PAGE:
You know what, I'm not going to smoke. I'm going to face this pain. Not with weed, not with cigarettes, not with alcohol, not with pills, nothing. The demons can whisper, cry, yell all they want.

I'm holding on to me. To the person I want to be. And if I have to go through this hell to get there, so be it.

It's not like I've never climbed out of hell before. Only this time, I'm doing this sober.

Wish me luck.
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Postby EdiBee » Tue Mar 13, 2018 6:35 pm

Great post man. I am in a similar situation, had to quit seeing an old smoking buddy. It is not easy, because I am more alone than ever, but I am sober, dealing with all the problems through the magnificent power of sobriety. Keep on, you can do this, we all can. We’ll be stronger each day.
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Postby SoulFull » Thu Mar 15, 2018 10:09 am

Hey EdiBee, thanks for your support. I guess you can relate by having to choose to lose someone yourself. I know for sure that it's for the better, but it's hard, no doubt about it. Hope you're handling it well my friend.

How far am I willing to go for this quit? I've been thinking about this a lot. It seems that I've ascended into a being unfamiliar even to myself.

"Growth" ... Or so they call it. Far to slow a pace if you ask me. Impatience. It's been only what, 6 months? Well, this growth has been long over due. And I was the one who halted it in the first place.

There's this sort of thrill in not knowing what will happen to this new person who has undergone probably one of the most hardest things go through in life; beating an addiction. There's also fear. Fear that I'm actually descending. The latter can't be true since I can see and feel the transformation and positive outcomes. So I brush it off as anxiety, doing its level best to cripple me. A tradeoff for this magnificent power of sobriety, as EdiBee coined it, and I have come to accept this with arms wide open.

Everyday, I'd wake up, and if I find the courage to just go on living my life the best that I can, to do stuff I love, to tolerate the things I don't for the greater good, then I'm a happy man. If I wake up and have the strength to overcome the hurdles thrown at me without having to intoxicate myself, I'm a happy man. If I can stay true to myself by abiding to my principles, I'm happy.

Today I realise, I'm actually a happy man.

5.5 months off weed.
6.5 months off cigs.

Go go go !
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Postby mikeabbot » Thu Mar 15, 2018 12:22 pm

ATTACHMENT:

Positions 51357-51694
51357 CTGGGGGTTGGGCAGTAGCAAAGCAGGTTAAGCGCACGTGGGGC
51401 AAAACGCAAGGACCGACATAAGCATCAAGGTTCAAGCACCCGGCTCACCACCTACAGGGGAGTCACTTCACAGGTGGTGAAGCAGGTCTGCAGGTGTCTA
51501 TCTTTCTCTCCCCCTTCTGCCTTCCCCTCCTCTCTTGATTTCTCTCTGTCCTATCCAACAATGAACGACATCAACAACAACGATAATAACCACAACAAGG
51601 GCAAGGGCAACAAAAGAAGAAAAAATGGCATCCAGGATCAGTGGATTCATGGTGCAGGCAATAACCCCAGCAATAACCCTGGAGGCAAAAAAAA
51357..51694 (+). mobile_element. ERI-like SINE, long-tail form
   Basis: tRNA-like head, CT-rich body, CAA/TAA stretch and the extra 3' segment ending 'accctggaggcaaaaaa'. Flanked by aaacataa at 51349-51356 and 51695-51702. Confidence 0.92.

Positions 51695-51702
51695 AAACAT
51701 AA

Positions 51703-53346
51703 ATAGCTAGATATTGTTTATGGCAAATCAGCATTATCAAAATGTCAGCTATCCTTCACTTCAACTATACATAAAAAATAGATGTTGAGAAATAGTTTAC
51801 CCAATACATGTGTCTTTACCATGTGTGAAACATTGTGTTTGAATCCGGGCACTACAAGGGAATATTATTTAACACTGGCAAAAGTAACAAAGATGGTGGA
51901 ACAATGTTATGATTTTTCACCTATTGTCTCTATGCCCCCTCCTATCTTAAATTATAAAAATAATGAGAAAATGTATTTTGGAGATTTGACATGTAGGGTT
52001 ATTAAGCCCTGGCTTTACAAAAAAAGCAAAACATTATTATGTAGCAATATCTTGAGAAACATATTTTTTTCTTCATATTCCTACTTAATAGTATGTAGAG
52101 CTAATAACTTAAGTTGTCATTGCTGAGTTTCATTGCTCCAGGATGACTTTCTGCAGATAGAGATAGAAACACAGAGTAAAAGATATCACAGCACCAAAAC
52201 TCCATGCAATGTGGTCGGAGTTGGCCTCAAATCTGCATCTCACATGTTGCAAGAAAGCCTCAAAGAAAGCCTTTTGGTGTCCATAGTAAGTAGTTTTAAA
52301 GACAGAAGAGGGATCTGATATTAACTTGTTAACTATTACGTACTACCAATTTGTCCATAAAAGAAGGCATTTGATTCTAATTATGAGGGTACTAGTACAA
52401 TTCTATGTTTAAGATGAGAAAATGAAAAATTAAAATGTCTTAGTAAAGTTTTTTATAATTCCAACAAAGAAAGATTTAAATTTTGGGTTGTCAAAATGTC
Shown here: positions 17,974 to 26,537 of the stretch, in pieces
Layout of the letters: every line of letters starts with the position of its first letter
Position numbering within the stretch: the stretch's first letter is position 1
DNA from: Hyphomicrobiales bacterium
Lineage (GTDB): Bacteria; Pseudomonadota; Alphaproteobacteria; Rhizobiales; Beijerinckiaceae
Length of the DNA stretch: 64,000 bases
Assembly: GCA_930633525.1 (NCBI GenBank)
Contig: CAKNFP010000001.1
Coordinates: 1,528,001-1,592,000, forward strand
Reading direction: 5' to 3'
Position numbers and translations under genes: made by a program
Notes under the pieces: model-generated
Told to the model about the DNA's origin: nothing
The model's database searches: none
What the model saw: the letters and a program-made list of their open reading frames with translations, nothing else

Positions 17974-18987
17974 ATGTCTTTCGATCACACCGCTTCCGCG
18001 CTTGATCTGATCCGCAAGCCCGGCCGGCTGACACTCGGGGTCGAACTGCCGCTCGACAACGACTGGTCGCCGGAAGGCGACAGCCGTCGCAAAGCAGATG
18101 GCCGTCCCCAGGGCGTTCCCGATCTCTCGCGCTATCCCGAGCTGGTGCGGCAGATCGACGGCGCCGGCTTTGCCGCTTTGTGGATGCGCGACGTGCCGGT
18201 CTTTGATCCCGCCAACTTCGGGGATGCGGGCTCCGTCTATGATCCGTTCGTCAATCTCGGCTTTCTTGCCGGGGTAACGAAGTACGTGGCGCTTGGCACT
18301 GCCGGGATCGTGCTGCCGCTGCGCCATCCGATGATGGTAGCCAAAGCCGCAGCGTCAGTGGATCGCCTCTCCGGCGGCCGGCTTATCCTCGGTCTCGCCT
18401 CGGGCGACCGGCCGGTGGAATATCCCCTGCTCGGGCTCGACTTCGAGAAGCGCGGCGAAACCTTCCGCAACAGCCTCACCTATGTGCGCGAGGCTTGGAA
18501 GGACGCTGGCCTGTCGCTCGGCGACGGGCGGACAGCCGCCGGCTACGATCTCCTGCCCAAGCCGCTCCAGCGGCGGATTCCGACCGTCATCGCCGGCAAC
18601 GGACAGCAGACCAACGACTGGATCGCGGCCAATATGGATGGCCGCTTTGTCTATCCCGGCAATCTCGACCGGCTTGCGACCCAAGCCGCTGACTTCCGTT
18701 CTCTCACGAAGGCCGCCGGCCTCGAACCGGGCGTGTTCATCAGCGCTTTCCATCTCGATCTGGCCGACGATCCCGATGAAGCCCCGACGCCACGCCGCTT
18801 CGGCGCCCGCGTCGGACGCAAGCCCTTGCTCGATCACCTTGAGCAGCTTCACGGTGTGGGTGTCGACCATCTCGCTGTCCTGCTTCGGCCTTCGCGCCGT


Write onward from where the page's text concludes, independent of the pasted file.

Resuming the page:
Hey SoulFull!

Wow! Looks like things are changing into the right direction! I've been feeling amazing for the last two days and I think my emotions are coming back. I felt a felling of pure joy last night. I haven't felt that in the last 6 months.
And exactly like you said - you need a new substitute, a healthy one. Writing music is perfect, it helps me too. Other than that, sun is starting to shine - time to grab my skateboard and just go crazy.

As you said, you have to substitute your old behaviour with something new.

Other than that, time heals and I think we'll get even better! You know why? Cause we're not dead yet :wink:

Have a wonderful day!

Cheers, Mike
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Postby SoulFull » Thu Mar 15, 2018 1:47 pm


Just the thought of you going berserk with your skateboard puts a big smile on my face. Happy for you man.

Go Mike Go !
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Postby SoulFull » Sun Mar 25, 2018 5:27 pm

Hey. Happy Sunday!

Still clean. Miraculous. Things are really great. Having lots of fun with the normal daily stuff. Had to attend kinda a formal lunch which I wasn't really comfortable going to, but went anyway. It started out with me being an emotionless zombie just sitting on my chair staring at my plate. It turned out to be quite a delightful afternoon later, as my stomach began to digest the butter fish I ordered which gave me just enough dopamine to enggage in conversations. Next thing I know, I'm making jokes and enjoying the responses from across the table, from people I usually don't get along very well with too. Good food kills unwarranted worries. It was a good lunch.

Played some hardcore basketball today. Had a one-on-one with my bro who's on a 3 month break from college. The last time was 5 years back.

He used to beat me easily before. I won this time, and he was surprised in my increase in stamina and heightened accuracy of shots after I decided to stop smoking. Will be doing this every evening. Kicking his a*s I mean. No mercy shall be given. He didn't smoke before he went to college, but then picked up the habit. I even smoked in his apartment once before my quit when I went there for a visit. Shared a big blunt rolled by one of his college mates there. Yeah, have to admit, wanted to act cool that time despite being worried that he started smoking. I'm just going to remain quit and do well in life so that he too can see the benefits of my actions, and maybe later on go clean.

For now, gotta walk the talk. Life's been good. To those still struggling, life gets better. Keep on fighting.
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Postby exstonerinhell » Mon Mar 26, 2018 1:23 am